Category: Lab Tests

T-Cells Could Identify ‘The Bends’ in Divers

Photo by USGS on Unsplash

A new study investigated genetic changes that occur in a serious condition affecting scuba divers — ‘the bends’ — and found that inflammatory genes and white blood cell activity are upregulated. The findings could lead to biomarkers that will help doctors to diagnose the condition more precisely.

The bends, more formally known as decompression sickness, is a potentially lethal condition that can affect divers. Symptoms include joint pain, a skin rash, and visual disturbances. In some patients, the condition can be severe, potentially leading to paralysis and death. The bends can also affect people working in submarines, flying in unpressurised aircraft or in spacewalks.

It has been studied for a long time: a 1908 paper correctly hypothesised that it involves bubbles of gas forming in the blood and tissue due to pressure decrease. Yet even after a century the precise mechanisms underlying the condition are not well understood. Animal studies have suggested that inflammatory processes may have a role in decompression sickness, but no-one had studied this in humans.

Nowadays, getting ‘the bends’ is rare as divers have well-established methods to mitigate risk, such as controlled ascents from the depths. Nevertheless, doctors have no means to test for the condition, if they do encounter it, and instead rely on observing symptoms and seeing whether patients respond to hyperbaric oxygen therapy.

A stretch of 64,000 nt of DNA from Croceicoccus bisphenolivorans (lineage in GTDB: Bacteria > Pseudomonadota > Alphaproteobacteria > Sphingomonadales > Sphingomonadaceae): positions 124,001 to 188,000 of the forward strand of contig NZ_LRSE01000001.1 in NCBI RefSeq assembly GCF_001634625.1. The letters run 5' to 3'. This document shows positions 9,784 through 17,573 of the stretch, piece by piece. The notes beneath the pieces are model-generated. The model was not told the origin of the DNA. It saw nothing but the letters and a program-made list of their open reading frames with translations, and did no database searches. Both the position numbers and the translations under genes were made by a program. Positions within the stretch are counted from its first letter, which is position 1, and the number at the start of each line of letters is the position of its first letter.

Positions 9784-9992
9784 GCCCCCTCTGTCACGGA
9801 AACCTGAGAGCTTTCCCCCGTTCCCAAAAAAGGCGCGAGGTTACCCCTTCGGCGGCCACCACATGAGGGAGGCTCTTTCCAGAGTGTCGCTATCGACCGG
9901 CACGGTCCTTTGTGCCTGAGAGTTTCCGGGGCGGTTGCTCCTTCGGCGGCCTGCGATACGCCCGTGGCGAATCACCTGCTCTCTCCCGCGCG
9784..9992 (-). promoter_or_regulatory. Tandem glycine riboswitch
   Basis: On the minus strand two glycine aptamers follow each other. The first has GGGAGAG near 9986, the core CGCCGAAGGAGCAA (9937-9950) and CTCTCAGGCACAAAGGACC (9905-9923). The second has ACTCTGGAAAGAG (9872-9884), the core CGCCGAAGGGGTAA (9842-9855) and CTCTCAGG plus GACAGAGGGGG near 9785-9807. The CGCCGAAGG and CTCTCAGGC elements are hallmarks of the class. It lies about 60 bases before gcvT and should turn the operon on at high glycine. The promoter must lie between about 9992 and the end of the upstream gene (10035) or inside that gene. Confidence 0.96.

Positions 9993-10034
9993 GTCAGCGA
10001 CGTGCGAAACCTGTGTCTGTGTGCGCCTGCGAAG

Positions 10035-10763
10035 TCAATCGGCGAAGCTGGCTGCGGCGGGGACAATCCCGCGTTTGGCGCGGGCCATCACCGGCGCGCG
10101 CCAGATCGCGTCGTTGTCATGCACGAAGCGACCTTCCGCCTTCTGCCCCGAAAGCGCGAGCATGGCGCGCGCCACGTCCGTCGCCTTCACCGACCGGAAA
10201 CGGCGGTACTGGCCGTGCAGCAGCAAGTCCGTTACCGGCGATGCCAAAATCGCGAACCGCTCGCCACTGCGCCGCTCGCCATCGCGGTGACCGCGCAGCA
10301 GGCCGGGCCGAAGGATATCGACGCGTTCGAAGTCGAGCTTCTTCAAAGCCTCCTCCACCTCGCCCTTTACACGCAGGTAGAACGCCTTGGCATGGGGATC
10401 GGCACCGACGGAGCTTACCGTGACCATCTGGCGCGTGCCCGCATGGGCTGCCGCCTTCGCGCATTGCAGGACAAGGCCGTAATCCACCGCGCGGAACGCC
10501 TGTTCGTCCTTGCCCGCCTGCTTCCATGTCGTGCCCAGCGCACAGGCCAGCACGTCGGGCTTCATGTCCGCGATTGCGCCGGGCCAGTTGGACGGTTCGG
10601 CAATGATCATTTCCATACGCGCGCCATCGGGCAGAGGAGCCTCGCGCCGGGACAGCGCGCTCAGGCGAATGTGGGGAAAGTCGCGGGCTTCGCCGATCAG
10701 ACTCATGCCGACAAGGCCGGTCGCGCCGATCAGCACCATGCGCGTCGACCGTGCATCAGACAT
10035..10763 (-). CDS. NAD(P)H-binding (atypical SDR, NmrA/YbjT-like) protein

To investigate decompression sickness, the researchers sampled the blood of divers who had been diagnosed with decompression sickness and also divers who had completed a dive without it. The blood samples were drawn at two times: within 8 hours of the divers emerging from the water, and 48 hours afterwards, when those divers with decompression sickness had undergone hyperbaric oxygen treatment. RNA sequencing analysis was done to measure gene expression changes in white blood cells.

“We showed that decompression sickness activates genes involved in white blood cell activity, inflammation and the generation of inflammatory proteins called cytokines,” explained Dr Nikolai Pace of the University of Malta, a researcher involved in the study. “Basically, decompression sickness activates some of the most primitive body defense mechanisms that are carried out by certain white blood cells.”

These genetic changes had diminished in samples from 48 hours after the dive, after the patients had been treated with hyperbaric oxygen therapy — an interesting finding. The results provide a first step towards a diagnostic test for decompression sickness, and may also reveal new treatment targets.

“We hope that our findings can aid the development of a blood-based biomarker test for human decompression sickness that can facilitate diagnosis or monitoring of treatment response,” said Prof Ingrid Eftedal of the Norwegian University of Science and Technology, who was also involved in the project. “This will require further evaluation and replication in larger groups of patients.”